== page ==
Drosera story too long for his strength. Essentially the leaves act just like stomach of an animal.

Burdon Sanderson will give some grand facts at BAAS about Dionaea.

Offers to help JDH with Nepenthes experiments. Finds experimental work always takes twice as much time as anticipated.

Author:  Charles Robert Darwin
Addressee:  Joseph Dalton Hooker
Date:  19 Sept [1873]
Classmark:  DAR 95: 277–9
Letter no:  DCP-LETT-9059

From J. D. Hooker   [23 September 1873]

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Summary

Thanks for C. E. Norton’s address.

Tyndall’s answer [Nature 8 (1873): 399] has surprised and disappointed him;

great trouble in announcing Tyndall’s election as President Elect [of BAAS] yesterday. Tyndall may throw up the Presidency. Spottiswoode and JDH have concocted a letter telling him the facts.

A very poor dull meeting. Comments on papers by W. C. Williamson, Clerk Maxwell, David Ferrier, Burdon Sanderson [Rep. BAAS 43: lxx–xci, 23–32,126–7, 131–3].

Has heard Huxley is back quite well.

Author:  Joseph Dalton Hooker
Addressee:  Charles Robert Darwin
Date:  [23 Sept 1873]
Classmark:  DAR 103: 173–4
Letter no:  DCP-LETT-9063

To J. D. Hooker   27 September 1873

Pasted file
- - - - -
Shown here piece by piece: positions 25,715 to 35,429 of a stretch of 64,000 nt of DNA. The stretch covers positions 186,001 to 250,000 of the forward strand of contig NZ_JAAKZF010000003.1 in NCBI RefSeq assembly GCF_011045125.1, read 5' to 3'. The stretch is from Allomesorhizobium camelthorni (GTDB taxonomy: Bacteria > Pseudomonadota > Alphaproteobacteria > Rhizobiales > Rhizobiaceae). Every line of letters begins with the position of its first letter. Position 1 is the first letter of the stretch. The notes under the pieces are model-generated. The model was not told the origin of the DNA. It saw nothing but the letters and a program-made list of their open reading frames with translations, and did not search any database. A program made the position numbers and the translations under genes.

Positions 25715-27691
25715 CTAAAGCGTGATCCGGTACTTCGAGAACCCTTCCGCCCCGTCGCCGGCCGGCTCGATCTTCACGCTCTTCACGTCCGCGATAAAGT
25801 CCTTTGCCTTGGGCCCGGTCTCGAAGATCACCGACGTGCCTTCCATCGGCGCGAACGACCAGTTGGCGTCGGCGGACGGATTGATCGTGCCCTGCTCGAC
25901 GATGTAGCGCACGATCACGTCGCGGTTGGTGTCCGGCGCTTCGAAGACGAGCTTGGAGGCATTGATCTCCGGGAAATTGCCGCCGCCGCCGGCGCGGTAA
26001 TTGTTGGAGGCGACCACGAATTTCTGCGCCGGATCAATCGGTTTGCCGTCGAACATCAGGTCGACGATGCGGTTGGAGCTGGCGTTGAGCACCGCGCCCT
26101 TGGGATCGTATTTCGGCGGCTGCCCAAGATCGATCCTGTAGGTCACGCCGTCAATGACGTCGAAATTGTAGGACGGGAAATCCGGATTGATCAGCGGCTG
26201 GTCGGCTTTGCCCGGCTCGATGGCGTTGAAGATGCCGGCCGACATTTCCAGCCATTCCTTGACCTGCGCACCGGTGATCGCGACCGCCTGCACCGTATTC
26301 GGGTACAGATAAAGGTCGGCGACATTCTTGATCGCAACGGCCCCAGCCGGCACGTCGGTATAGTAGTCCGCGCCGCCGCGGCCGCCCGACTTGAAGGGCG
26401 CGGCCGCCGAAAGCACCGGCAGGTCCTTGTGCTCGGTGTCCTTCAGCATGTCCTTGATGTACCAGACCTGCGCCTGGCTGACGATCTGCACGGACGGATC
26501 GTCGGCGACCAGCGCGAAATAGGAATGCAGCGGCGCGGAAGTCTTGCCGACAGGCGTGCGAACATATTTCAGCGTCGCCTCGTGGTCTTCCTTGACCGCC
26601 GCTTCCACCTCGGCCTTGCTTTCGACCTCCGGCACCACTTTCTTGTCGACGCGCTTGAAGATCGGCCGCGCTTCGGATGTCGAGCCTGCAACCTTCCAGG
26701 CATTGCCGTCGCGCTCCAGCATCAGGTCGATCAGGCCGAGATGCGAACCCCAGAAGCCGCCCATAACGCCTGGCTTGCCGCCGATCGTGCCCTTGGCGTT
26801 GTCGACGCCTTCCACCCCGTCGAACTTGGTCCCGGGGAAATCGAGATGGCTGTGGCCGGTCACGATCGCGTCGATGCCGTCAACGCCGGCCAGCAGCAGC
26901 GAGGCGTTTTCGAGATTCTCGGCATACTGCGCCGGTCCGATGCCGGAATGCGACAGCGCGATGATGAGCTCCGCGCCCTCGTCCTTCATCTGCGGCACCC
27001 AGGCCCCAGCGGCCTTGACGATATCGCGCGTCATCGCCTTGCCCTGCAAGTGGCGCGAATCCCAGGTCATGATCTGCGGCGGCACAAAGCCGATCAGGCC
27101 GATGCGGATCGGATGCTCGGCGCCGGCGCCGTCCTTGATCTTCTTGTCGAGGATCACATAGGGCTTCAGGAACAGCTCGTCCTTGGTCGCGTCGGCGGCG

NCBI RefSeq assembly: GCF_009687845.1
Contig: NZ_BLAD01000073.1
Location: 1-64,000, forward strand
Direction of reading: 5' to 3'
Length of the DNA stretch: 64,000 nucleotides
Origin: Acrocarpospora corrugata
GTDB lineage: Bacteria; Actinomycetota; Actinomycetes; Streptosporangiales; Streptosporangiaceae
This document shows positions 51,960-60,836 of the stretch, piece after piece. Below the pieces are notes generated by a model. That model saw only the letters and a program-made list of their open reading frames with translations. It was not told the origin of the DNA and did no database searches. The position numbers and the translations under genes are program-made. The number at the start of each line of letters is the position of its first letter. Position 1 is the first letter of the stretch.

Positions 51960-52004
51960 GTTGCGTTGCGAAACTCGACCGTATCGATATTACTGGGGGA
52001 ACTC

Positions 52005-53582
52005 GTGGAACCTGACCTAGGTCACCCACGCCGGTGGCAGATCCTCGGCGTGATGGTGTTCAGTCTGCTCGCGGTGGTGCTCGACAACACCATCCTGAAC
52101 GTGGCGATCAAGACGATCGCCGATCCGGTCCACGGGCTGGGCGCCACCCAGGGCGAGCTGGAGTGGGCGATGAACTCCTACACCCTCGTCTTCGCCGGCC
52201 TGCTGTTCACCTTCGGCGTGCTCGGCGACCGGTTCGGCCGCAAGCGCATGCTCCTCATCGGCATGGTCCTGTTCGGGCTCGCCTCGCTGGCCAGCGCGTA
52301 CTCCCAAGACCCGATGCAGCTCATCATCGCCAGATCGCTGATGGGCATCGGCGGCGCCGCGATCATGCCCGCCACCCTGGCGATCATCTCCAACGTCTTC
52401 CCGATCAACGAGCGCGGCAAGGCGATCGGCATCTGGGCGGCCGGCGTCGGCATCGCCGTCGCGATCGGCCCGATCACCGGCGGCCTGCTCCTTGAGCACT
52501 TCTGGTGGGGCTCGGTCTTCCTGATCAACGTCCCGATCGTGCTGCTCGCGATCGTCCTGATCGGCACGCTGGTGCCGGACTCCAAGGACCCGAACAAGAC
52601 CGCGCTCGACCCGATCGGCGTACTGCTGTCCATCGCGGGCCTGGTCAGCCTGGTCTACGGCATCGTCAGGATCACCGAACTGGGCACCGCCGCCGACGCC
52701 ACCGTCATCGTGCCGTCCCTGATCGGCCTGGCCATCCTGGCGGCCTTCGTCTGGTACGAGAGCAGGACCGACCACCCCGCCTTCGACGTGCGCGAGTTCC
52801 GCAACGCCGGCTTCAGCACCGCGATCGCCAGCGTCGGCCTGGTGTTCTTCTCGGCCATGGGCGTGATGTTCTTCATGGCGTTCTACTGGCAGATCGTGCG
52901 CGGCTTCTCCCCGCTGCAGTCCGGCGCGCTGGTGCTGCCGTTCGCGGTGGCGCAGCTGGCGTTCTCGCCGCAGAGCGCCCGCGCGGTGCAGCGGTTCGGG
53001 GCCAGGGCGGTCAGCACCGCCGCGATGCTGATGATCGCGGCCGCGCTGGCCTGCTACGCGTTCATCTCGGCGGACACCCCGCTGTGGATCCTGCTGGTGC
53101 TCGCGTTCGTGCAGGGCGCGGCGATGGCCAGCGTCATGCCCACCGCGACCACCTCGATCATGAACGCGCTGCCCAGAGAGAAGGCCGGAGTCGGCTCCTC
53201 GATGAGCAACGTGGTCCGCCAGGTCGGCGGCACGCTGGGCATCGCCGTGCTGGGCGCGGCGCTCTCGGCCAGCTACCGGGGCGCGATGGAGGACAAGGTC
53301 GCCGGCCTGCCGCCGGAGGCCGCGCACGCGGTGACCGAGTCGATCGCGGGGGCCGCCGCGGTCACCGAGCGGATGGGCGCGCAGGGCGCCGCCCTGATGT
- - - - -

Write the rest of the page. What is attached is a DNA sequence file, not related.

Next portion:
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Summary

Had read Tyndall’s letter [Nature 8 (1873): 399] – awfully savage, but certainly a great mistake to print it.

Thinks JDH will think better of Clerk Maxwell’s paper after he reads it.

Asks whether JDH could find out for him the temperature of rain in very hot countries.

Author:  Charles Robert Darwin
Addressee:  Joseph Dalton Hooker
Date:  27 Sept 1873
Classmark:  DAR 95: 280–1
Letter no:  DCP-LETT-9074

From J. D. Hooker   6 October 1873

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Summary

Mimosa prostrata, described by John Lindley as M. marginata, native of Brazil.

Who supplies CD with distilled water and chemicals?

Author:  Joseph Dalton Hooker
Addressee:  Charles Robert Darwin
Date:  6 Oct 1873
Classmark:  DAR 103: 169–70
Letter no:  DCP-LETT-9089

To J. D. Hooker   [29 August 1845]

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Summary

Anxious to hear of JDH’s prospects [at Edinburgh].

Has completed his Journal of researches.

Author:  Charles Robert Darwin
Addressee:  Joseph Dalton Hooker
Date:  [29 Aug 1845]
Classmark:  DAR 114: 39
Letter no:  DCP-LETT-909

From J. D. Hooker   1 September [1845]

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Summary

JDH’s grandfather’s death.

Collecting testimonials for the Edinburgh chair.

Author:  Joseph Dalton Hooker
Addressee:  Charles Robert Darwin
Date:  1 Sept [1845]
Classmark:  DAR 100: 14–15
Letter no:  DCP-LETT-910

To J. D. Hooker   18 October [1873]

Summary

Hopes to get another species of Desmodium from Mr Rollisson.

Author:  Charles Robert Darwin
Addressee:  Joseph Dalton Hooker
Date:  18 Oct [1873]
Classmark:  Royal Botanic Garden Kew (JDH/3/6 Insectivorous plants 1873–8 f.3a)
Letter no:  DCP-LETT-9100